You may have a hard drive problem developing. But a dying hard drive is more likely to make a loud clicking noise rather than a whirring one. To play safe make an extra image backup of your hard drive, just in case the hard drive is the culprit.
Once your hard drive is protected, start looking for a problem amongst the fans. You need to figure out which fan is causing the problem and see if it is loose or damaged in some way. How you do this depends on whether you have a laptop or a desktop computer.
Turn of your computer and unplug it from the mains power socket. Now open up your PC's case and visually check the fans.
You probably have at least two, one to cool your PC's Processor (CPU) and another fan to cool the entire case.
See if they look damaged or loose and turn the fans blades to make sure they move freely. If everything seems OK leave your case open and plug your PC back into the mains and turn it on. Visually check that the fans are turning freely and are not shaking on their mountings. Check that the fans are not touching any cables or wires and therefore causing a noise.
If you can't find anything, heat may be forcing the fan to work harder than it should. Check to see if there is any excess dust in the fans, or anywhere else, that might be causing the excess heat. Heat is also a likely culprit if you don't hear the noise when the case is open (the extra ventilation stops the noise). Use a can of compressed air (you can buy them at any decent computer store) to blow away any dust around the fans. Of course, if you find a damaged fan it must be replaced with a new one to make sure your PC does not start to overheat.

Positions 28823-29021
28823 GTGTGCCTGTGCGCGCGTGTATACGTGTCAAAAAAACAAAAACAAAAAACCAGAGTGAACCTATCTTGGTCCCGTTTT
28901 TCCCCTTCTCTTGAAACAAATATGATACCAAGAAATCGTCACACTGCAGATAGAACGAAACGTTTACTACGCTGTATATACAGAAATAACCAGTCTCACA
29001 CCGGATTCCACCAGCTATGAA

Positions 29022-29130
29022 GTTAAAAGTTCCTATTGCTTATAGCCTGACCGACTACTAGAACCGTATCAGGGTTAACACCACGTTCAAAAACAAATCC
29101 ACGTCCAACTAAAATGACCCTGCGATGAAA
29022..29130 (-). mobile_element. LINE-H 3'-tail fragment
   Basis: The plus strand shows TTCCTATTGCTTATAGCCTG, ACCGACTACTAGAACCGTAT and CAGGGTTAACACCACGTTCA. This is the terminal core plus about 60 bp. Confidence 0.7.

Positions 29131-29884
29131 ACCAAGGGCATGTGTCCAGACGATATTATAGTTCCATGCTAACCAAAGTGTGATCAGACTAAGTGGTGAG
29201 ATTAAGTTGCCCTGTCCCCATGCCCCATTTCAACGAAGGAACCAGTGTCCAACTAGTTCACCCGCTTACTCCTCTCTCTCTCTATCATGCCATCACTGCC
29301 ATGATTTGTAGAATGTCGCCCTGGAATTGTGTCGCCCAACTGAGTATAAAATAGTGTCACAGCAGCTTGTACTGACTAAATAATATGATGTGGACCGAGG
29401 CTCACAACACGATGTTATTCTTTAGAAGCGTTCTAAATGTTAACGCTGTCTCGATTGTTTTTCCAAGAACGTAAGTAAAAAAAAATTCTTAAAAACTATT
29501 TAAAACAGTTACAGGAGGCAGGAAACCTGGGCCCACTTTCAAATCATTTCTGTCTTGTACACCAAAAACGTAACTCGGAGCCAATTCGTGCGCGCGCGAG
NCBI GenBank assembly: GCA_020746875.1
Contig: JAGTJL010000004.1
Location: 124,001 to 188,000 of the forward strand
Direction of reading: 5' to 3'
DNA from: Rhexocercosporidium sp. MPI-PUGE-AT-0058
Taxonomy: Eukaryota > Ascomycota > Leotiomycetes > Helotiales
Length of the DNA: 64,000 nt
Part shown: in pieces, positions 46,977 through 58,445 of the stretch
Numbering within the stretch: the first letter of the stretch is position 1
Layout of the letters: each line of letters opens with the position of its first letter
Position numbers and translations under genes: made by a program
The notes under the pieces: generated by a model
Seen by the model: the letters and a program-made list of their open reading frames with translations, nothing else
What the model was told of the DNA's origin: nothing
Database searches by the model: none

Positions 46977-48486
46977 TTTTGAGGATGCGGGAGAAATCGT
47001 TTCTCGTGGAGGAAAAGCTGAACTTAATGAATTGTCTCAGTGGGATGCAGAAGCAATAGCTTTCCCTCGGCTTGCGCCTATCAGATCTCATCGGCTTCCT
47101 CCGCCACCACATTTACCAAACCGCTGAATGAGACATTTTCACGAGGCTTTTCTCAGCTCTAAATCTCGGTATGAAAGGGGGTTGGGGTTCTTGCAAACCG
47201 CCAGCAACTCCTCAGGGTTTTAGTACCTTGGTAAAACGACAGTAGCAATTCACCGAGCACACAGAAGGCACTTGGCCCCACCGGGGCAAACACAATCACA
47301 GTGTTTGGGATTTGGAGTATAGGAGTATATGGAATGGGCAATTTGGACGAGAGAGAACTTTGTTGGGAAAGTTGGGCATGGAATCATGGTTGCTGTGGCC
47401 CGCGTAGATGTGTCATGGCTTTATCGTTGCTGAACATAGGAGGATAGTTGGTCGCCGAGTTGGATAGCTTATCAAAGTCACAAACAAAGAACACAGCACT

The same job is much trickier with a laptop, which unlike a desktop, isn't designed for user repairs. With the PC running, pick up the laptop and hold it close to your ear. Try to determine where the sound is coming from.
With the laptop switched off, spray compressed air into the vents underneath your laptop, to remove any potential build up of dust from the fan blades. Use only a moisture-free compressed air canister, as any dampness at all could damage your laptop.
Although this technique does not remove all the dust from the laptop it can dislodge it and disperse it - and this can often help!
Don't open a laptop to fix a fan or to clean the insides unless you're very confident about such things. If you decide to give it a try, search the web for instructions (or find a YouTube video) specific to your particular laptop make and model number. If you can't find such help, or if you're not that confident, take your laptop to a computer technician who is used to dealing with laptop repairs.
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